Lord’s Day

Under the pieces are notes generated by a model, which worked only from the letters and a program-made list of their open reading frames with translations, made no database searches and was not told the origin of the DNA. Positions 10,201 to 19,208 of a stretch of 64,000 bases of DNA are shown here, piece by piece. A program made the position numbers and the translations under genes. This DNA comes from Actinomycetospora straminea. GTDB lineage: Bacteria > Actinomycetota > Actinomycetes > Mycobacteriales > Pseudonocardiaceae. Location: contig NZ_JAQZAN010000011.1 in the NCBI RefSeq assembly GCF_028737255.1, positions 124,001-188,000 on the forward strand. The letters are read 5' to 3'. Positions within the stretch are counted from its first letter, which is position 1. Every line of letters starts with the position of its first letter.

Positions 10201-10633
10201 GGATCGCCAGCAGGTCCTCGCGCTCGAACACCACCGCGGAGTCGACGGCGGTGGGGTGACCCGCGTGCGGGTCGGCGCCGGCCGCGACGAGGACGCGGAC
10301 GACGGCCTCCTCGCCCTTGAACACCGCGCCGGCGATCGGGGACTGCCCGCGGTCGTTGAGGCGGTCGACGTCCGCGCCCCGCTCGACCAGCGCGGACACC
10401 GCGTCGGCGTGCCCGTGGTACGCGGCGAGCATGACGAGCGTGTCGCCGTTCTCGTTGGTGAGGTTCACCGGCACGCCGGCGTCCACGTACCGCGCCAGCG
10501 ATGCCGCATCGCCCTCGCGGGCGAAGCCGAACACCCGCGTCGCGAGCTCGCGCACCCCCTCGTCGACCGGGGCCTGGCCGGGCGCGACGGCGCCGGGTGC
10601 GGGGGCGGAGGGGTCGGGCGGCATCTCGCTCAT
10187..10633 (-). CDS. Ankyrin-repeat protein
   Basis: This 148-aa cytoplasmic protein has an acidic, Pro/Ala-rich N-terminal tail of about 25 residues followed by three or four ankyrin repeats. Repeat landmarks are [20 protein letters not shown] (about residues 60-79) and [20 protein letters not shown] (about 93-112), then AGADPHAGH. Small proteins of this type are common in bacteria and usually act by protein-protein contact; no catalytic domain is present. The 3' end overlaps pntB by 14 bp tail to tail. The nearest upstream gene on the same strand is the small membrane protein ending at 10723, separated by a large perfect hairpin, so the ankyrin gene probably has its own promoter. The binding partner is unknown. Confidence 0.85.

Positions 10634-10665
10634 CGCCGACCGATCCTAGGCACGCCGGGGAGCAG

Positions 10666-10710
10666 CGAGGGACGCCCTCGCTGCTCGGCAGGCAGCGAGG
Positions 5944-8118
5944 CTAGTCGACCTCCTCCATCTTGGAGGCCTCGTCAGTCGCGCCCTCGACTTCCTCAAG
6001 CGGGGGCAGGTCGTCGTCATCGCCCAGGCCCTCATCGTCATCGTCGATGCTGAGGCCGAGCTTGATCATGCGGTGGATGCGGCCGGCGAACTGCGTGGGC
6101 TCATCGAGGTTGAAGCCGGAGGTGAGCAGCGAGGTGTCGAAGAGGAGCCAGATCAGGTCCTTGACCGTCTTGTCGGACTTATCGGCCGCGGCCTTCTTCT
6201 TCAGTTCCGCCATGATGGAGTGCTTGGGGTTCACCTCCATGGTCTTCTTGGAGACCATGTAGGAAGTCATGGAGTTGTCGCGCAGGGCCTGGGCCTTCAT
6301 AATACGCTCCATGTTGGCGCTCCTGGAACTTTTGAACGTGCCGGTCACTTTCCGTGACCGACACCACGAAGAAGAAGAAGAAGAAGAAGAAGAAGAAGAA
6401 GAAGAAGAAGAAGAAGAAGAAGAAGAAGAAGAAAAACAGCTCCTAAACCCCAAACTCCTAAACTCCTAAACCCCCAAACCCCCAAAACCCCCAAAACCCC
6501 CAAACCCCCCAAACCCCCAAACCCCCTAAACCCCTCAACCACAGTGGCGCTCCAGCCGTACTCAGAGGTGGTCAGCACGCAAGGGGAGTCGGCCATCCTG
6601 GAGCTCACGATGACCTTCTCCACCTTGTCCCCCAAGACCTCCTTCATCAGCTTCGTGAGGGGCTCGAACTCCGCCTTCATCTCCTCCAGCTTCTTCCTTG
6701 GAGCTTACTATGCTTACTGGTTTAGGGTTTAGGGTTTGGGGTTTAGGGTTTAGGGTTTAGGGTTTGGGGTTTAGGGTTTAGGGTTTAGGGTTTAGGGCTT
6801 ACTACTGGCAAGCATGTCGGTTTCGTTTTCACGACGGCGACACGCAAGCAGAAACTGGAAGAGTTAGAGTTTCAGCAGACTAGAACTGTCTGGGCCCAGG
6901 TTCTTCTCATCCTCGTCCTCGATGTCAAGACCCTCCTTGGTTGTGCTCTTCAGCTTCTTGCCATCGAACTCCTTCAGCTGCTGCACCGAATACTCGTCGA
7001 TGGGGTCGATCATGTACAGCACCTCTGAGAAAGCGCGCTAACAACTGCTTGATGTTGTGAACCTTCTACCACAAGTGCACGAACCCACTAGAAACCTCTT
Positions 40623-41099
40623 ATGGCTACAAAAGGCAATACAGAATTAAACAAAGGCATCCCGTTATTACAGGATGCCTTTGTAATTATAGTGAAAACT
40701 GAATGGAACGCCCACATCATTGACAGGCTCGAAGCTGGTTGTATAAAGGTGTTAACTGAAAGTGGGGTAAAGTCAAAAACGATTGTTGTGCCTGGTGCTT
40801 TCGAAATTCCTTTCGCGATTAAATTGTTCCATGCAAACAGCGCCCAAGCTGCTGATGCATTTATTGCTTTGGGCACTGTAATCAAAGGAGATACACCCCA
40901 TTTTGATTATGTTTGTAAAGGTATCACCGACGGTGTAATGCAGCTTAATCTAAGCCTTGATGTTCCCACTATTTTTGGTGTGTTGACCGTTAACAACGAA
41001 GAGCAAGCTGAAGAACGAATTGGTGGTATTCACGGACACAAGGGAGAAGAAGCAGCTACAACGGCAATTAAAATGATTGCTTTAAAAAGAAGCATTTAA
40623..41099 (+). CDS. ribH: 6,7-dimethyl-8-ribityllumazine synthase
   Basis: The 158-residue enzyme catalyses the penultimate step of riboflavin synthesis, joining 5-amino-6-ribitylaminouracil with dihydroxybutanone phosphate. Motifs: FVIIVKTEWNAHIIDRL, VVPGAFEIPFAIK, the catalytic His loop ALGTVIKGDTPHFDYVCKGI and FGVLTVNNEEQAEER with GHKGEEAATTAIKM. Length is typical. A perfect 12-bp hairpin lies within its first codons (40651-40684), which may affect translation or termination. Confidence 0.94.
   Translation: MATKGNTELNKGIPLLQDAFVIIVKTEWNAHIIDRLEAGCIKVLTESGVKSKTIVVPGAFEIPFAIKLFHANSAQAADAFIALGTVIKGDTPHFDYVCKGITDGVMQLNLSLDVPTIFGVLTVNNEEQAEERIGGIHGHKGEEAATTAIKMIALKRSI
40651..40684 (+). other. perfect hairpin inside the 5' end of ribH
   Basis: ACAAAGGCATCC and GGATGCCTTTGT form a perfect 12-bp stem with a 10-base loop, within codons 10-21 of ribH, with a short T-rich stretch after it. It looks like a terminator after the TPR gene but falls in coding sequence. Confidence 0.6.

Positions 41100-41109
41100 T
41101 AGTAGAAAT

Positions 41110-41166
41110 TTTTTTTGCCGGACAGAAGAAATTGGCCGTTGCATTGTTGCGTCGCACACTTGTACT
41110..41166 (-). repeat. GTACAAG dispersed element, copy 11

LORD'S DAY. The first day of the week, so called by St. John, Rev. i. 10. Sunday has ever been kept as the weekly festival in commemoration of our Lord's resurrection on that day. In the fourth Commandment, and elsewhere, we receive stringent directions to keep the seventh  day—that is to say, the Sabbath, or Saturday—holy. It will be well to see on what authority Christians have hallowed the first, instead of the last, day of the week. We find from writers who were contemporary with the Apostles, or who immediately succeeded them, that Christians were always accustomed to meet on the first day of the week for the performance of their religious exercises. We find them asserting that this festival was instituted by the Apostles, who acted under the immediate direction and influence of the Holy Ghost. From the constant practice of the Apostles in keeping this day holy, it is believed by many that they must have had especial directions to that effect from their risen Lord, who, we know, gave them instructions relating to "the kingdom of God."—His Church,—during the forty days He was with them. And more, it was often while they were gathered together, celebrating the festival of the Lord's Day, that the Lord Himself appeared among them.